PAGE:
Mobility and tourism
New ways to get around
A people of migrants
Human beings have always been on the move. The first communities of women and men were nomadic and moved in search of food and shelter, gradually expanding throughout the world.
Over time, migratory phenomena have become increasingly established as the constitutive feature of human beings: changing city, region, state or continent to improve one’s living conditions or seize new opportunities is a typical feature of us.
Over the centuries, the ways in which these movements took place have changed radically, culminating in automobiles, airplanes, trains, and everything else we know.
What is soft mobility?
Unfortunately, from the Industrial Revolution onward, there has been a tendency in the West to favor increasingly faster and more powerful and, consequently, more polluting means of transportation. For this reason, as a result of increased sensitivity to environmental issues, to counter the climate crisis many people are choosing to favor public transportation, vehicles powered by electricity instead of fossil fuels, car sharing such as car sharing, all the way to soft mobility.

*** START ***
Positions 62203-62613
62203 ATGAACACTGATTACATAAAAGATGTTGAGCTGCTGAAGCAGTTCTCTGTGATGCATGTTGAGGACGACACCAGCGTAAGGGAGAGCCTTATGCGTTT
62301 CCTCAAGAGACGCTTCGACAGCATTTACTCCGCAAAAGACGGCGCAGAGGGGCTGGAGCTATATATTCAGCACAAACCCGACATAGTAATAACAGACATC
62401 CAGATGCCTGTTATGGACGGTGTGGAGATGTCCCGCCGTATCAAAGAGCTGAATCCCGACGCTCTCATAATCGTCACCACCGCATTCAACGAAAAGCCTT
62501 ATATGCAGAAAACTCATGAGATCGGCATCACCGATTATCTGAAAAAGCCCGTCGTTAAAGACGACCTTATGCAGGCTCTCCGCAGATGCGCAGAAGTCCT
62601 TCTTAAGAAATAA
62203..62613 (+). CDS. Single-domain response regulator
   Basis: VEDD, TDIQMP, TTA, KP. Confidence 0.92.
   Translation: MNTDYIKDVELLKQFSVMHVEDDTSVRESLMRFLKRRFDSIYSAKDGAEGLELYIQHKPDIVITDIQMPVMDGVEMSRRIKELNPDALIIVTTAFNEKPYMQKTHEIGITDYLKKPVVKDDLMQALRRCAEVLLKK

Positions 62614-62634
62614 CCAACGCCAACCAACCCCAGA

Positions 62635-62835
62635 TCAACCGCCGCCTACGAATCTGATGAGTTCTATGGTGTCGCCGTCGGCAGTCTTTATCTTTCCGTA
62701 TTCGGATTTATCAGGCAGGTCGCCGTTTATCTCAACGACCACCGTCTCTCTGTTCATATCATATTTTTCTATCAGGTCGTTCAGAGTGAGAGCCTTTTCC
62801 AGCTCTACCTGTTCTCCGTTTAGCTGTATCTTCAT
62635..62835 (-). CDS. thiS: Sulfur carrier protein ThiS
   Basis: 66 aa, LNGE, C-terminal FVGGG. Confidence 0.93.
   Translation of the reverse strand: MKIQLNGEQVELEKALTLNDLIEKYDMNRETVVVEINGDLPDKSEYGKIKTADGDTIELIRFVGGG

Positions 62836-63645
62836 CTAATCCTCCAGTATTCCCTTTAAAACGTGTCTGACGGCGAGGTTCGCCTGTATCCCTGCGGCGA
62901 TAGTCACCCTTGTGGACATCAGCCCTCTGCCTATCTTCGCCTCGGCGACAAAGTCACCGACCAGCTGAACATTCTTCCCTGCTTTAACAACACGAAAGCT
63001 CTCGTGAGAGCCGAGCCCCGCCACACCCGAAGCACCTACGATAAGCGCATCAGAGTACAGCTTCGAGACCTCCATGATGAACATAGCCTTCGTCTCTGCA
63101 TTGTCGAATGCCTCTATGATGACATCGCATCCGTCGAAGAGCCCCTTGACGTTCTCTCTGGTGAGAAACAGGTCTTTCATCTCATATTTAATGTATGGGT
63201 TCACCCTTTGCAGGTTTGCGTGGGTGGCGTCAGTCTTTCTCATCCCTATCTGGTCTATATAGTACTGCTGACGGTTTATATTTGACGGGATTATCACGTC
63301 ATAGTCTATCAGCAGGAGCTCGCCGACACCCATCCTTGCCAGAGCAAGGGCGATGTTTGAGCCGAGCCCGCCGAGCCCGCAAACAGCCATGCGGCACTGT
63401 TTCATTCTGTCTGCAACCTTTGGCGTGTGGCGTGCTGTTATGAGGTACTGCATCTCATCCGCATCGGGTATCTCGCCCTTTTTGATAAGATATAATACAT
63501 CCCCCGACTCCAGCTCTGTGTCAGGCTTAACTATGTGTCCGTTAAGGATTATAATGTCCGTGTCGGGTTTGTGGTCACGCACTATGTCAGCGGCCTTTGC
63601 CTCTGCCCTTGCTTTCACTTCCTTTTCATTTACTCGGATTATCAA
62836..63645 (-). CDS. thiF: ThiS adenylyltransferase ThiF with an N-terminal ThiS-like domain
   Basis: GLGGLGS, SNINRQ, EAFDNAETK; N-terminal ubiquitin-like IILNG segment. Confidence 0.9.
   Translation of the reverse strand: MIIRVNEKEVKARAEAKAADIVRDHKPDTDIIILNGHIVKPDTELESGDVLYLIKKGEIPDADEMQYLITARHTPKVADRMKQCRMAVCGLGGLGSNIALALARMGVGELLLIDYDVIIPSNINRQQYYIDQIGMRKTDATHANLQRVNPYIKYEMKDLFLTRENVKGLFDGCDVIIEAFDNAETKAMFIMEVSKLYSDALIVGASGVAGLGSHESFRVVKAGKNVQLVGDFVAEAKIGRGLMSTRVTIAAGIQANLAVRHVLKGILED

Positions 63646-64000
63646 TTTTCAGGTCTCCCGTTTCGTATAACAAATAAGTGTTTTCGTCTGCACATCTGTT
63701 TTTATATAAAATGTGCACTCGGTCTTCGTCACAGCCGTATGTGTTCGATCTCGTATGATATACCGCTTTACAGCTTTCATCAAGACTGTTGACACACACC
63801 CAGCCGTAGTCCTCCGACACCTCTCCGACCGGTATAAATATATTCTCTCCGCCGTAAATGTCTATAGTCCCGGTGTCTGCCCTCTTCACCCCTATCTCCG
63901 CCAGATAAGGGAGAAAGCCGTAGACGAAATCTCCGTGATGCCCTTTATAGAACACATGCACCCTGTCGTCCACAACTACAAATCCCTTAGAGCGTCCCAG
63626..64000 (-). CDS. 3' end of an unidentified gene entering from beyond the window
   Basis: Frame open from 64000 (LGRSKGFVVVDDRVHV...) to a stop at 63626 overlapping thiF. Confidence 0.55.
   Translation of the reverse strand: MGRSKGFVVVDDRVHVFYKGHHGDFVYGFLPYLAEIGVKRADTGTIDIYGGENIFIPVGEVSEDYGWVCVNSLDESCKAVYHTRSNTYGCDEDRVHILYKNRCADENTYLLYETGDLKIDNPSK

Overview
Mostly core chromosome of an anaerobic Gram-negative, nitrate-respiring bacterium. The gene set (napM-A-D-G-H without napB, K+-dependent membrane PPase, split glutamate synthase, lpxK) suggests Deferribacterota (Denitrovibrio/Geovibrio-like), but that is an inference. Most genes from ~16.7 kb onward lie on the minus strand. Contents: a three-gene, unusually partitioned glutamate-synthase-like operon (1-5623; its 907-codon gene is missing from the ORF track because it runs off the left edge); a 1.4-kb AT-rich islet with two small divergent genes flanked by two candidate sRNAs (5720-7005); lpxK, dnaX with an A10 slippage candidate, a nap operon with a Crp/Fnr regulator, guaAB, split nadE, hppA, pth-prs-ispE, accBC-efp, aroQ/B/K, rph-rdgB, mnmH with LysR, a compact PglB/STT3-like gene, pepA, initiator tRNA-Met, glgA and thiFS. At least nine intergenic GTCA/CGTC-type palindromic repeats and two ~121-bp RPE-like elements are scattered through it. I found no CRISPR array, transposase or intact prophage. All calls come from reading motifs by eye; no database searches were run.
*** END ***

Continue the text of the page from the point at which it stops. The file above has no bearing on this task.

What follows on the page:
Soft mobility is the use of non-motorized means of transportation such as bicycles, scooters, walking, etc., and involves specific urban design. Necessarily limiting in trips that cover long distances, soft mobility imposes itself in one’s daily life as an environmentally friendly choice.
As a result of greater economic availability and an increase in “leisure time,” tourism has increased in recent decades. Although traveling and visiting new places can be stimulating and educational, it can take on an unconstructive turn when it turns into mass tourism, which funnels massive amounts of people to places collectively recognized as “of interest.”
Opposed to it is sustainable tourism, which attempts to contain the negative impact on the environment (think, for example, of the crowded beaches of the Adriatic Riviera), on society (such as the invasion of Venice by tourists) or on the economy (unauthorized retailers competing with local merchants). Sustainable tourism, in fact, seeks to safeguard territories and protect the environment and cultural heritage of the place of one’s stay.